A home is the temple for the religion of life.
As a kitchen witch, I am the priest(ess) of that temple.
I find the my Divine in a cup of tea. I clean out anger and cook with joy. I wield a spoon like a wand and my “athame” is oft used and fully functional. I keep a copy of the The Housewive’s Tarot: A Domestic Divination Kit With Deck And Instruction Book
next to The Joy of Cooking and Betty Crocker. I make monster spray that keeps the monsters away and I bless the bath water before bedtime with lavender and love. I am the keeper of the Hearth (electric stove that it may be).
Being a kitchen witch has nothing to do with religion, its about using the energies and items that make a house a home to enrich the lives of those that live there, or are just passing through (and some of the best kitchen witches I know have never heard of the term).
From my own experience as a kitchen witch, it means using whatever you have handy when you need to do spellwork. Most kitchen witchery is centered around the home and family. It can include adding magic to dinner, but it’s also about finding the magic in the mundane. The water coming from my faucet is just as sacred as a moonlit pond in an ancient oak forest, the fire on my gas stove is still Fire-with-a-capital-F.
from perzephone @ the Pagan Forum
Being a kitchen witch means knowing how to manifest what is in the heart into something tangible. Its not just about herbs and candles–sometimes its about dirty socks and that gross thing behind the couch. Mostly its about recognizing the exceptional in the everyday.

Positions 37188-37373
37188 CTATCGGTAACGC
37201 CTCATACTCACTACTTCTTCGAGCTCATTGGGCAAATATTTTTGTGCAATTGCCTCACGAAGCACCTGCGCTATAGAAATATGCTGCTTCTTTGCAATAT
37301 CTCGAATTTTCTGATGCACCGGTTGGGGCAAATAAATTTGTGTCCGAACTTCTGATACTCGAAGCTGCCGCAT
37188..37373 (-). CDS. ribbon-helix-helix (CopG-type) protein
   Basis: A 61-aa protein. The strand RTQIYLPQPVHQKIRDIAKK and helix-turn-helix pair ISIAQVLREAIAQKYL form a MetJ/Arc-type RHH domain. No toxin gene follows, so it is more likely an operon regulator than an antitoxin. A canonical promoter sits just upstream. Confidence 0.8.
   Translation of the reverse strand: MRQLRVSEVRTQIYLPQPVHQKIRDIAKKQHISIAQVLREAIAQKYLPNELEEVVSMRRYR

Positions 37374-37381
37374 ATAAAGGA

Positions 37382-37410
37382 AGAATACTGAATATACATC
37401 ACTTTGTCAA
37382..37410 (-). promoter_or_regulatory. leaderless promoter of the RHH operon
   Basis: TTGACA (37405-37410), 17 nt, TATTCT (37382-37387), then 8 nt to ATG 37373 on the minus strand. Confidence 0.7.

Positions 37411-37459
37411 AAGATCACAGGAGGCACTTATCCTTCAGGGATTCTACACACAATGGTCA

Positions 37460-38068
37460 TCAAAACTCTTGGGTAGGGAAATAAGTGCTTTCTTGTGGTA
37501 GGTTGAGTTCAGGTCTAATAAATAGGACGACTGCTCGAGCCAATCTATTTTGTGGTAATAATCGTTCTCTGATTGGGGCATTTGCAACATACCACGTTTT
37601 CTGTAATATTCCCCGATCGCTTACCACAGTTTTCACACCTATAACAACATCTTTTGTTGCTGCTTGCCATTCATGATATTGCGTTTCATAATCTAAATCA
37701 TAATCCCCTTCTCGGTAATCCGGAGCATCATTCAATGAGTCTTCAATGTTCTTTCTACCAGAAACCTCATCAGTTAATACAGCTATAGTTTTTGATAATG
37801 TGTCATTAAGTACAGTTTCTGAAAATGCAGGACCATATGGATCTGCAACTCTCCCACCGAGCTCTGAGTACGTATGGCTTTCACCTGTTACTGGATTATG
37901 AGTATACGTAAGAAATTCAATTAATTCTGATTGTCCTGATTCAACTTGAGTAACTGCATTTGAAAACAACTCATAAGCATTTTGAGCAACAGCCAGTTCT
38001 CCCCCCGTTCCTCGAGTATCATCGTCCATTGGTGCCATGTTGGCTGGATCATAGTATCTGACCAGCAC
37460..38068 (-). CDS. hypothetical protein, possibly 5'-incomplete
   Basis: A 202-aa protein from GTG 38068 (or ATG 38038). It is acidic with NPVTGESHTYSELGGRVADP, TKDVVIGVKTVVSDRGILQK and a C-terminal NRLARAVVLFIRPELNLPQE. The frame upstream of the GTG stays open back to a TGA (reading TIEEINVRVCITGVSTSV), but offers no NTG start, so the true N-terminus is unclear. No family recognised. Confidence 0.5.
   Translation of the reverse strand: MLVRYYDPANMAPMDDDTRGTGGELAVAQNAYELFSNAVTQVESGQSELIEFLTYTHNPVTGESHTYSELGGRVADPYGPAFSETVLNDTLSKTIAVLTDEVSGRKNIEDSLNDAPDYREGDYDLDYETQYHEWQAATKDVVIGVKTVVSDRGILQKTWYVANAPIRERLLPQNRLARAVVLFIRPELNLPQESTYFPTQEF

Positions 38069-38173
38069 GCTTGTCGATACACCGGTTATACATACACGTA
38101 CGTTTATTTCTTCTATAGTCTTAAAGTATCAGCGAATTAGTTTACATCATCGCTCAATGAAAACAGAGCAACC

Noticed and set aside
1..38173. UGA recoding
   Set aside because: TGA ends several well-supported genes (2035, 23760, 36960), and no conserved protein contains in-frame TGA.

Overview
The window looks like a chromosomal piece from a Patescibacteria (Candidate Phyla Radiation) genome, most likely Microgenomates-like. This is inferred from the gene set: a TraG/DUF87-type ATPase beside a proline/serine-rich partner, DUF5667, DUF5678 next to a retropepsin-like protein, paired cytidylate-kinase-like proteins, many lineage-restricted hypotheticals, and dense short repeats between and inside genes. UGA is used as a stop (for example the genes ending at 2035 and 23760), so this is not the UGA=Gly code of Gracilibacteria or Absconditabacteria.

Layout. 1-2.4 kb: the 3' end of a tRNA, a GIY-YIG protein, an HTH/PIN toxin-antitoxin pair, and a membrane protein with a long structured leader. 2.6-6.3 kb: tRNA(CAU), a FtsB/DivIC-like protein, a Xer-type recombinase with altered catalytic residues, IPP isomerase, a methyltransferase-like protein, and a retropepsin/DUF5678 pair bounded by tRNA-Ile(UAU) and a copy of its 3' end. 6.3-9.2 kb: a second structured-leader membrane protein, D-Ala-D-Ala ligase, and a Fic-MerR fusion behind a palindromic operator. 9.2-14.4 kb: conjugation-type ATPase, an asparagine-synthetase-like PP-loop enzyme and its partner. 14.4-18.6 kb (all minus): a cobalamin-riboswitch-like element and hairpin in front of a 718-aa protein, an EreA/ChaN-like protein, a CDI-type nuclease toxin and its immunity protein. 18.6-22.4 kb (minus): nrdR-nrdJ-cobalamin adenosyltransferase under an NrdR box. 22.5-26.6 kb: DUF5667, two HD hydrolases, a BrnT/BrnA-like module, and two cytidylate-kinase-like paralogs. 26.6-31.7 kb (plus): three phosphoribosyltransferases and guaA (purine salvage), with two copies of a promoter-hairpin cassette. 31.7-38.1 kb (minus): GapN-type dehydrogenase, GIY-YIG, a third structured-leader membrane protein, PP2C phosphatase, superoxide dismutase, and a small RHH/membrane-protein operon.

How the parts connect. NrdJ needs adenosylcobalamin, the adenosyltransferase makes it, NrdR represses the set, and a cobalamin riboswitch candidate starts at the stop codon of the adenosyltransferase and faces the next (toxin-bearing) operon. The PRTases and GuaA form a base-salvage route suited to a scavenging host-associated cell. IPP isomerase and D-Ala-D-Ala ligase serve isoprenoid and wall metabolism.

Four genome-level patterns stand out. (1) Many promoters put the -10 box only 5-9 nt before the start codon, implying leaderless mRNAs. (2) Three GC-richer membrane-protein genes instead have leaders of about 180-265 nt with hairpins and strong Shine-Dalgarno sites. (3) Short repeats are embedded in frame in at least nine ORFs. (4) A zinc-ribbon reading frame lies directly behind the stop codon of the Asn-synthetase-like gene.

A thought begins as a seed in the ground state, vibrates to life, then moves from the subtlest level of nature to the grossest level where the five senses can detect it.
Being a kitchen witch is about manifestation…and sometimes, manifestos.
Jeffrey Puukka said:
I enjoyed reading this entry. Wielding the spoon like a wand, blessing the bathwater with lavender. Yes.
When I’ve encountered the divine in people here on earth, there was nothing outwardly mystical or whimsical about them. They wore no robes, wings, tattoos, or charms. Rather, they sat quite still, silent, and slyly smiling, and packed to the rim with patience. They politely humbled me, themselves, and everyone else around with the vibe that everything has a place, time, and purpose.
Great things can come from being strong enough to remain patient and practical, I think. That is what your post reminds me of.
Keep writing and sharing.
Doreen Shababy said:
I love this Manifesto. It describes me rather well, and a lot of other women I know too. I like your site too.
Christopher C. Randolph said:
Loving life and all its blessings and participating there in. You have a warm soul.